It’s just over three years since I completed my first and last marathon. It was something to tick off the bucket list and the considerable amount of time required to train for the 26.2 miles run was reason enough never to contemplate another one.
But for those who make that decision this is a difficult time of year. The Edinburgh Marathon Festival weekend is just past and I know loads of folk who were running in one of the events. To see the sense of achievement in their faces; to read their exhilarated posts on social media and to read the varied blog posts about their experience inevitably makes me want to do just one more marathon. I need to have a goal or target to work towards. After marathons those who want to go to the next stage start doing ultras (even more than 26.2 miles) or triathlons. Neither of these options hold any attraction whatsoever to me.
So what do you do? I’ve gone as far as looking at other marathon possibilities. Without succumbing I hasten to add. Meanwhile on the weight-loss task I’m ashamed to admit that I’m still a kilo off my target. No excuses – it’s very straightforward but I haven’t had the necessary willpower!
There’s an image in my head that I’ve been struggling to let go off. It’s the one above of the empty green tent belonging to two young climbers from Bradford missing on Ben Nevis since Valentine’s Weekend. Rachel Slater and Tim Newton were experienced climbers but no trace of them has been found despite extensive searches. How must it feel for family and friends as day after day passes without any positive news? The hope they are clinging on to getting more fragile with each passing day.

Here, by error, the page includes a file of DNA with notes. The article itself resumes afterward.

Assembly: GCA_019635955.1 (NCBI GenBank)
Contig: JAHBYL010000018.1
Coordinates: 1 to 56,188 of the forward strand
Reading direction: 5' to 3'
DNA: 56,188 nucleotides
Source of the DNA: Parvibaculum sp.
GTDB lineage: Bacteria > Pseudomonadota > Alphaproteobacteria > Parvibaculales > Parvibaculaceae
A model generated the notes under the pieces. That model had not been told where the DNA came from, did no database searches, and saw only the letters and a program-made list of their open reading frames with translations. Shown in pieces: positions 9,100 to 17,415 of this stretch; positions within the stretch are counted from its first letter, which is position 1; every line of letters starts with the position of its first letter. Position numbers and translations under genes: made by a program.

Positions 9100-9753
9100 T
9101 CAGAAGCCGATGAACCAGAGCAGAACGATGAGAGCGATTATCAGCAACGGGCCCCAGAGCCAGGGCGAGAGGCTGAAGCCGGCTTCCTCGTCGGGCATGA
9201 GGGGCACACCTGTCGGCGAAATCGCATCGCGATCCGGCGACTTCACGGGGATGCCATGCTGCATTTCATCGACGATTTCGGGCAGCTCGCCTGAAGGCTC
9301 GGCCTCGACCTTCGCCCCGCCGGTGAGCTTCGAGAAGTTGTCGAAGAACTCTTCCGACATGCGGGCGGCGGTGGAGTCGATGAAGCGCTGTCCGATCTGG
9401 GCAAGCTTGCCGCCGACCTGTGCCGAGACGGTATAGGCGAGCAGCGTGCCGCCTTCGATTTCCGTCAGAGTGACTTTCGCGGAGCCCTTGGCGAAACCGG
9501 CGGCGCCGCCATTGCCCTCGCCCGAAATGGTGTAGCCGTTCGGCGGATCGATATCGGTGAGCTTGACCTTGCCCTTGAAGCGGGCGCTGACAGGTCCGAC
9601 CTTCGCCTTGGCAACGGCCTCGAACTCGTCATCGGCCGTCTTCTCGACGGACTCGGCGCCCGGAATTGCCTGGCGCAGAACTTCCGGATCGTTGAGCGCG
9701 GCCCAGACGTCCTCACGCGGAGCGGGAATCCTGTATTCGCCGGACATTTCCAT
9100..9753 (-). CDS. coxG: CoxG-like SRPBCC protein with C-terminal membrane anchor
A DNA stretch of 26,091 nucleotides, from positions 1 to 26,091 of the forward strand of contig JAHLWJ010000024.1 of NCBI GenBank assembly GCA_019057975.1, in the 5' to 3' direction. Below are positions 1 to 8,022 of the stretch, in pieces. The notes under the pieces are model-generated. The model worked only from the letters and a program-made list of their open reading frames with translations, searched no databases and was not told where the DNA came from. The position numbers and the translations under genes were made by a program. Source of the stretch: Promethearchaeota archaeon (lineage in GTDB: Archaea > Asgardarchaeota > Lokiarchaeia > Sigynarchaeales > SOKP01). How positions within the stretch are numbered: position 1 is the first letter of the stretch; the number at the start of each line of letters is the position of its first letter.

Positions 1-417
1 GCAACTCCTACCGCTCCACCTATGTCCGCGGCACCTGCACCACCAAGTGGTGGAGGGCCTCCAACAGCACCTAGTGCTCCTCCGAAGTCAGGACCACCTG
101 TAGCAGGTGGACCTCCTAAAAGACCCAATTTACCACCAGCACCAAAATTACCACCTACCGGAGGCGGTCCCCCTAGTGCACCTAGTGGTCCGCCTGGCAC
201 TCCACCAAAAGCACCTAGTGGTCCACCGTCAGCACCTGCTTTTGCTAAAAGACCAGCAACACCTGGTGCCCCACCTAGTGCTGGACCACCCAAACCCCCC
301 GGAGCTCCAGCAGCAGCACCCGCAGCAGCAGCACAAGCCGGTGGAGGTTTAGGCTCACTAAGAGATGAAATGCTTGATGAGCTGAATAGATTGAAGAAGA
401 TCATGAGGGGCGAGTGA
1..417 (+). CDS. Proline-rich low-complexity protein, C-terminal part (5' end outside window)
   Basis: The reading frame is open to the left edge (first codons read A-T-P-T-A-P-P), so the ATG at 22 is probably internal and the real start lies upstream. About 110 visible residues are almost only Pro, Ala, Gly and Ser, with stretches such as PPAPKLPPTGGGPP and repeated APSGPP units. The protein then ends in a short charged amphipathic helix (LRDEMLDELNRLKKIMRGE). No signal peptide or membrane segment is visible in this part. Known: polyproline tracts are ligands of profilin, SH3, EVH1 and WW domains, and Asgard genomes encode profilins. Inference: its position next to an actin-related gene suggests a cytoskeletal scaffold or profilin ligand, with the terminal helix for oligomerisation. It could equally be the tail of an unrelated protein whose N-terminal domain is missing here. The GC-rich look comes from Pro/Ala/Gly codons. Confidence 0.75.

The weather has not been conducive to running but I’ve been keeping to a regular schedule – aiming for at least 50 miles each month. I’m mixing it up with easy runs, tempo runs, interval training and some new routes – not easy when I think I’ve tried every possible combination in the neighbourhood. Much as I would like to record that I’ve reached my target weight, I still have 1 kilo to lose. This time last year I was training for the Alloa Half Marathon and I miss that sort of focus.
I think most people are familiar with the concept of “random acts of kindness” where a stranger will do something for you or give you something unprompted. It seems that it originated in the States when in 1982 a woman called Anne Herbert wrote on a placemat “practice random kindness and senseless acts of beauty”. It came to me today when a Chinese lady walked up to me at the level crossing and thrust some chocolate in my hand. Better still it was Lindt chocolate. I’ve heard of people asking for their bill in a restaurant only to be told that someone has already settled the bill for them. My aunt went into her handbag to pay for her shopping at Marks and Spencer, realised she had left her purse at home only for the lady in the queue behind her to settle her bill without expecting to get the money back. “Do the same for someone else” she said. Things like these brighten up life and show us we don’t exist just for own selfish ends. There is something about giving and helping out our fellow human beings.
All that being said I’ve been pretty selfish this month so far. I’m trying to keep up a programme of four runs a week while at the same time reducing my food intake. My aim is to run 50 miles each month this year. I’ve lost a little bit of weight but not as much as I would have liked. Next official weigh-in is next week.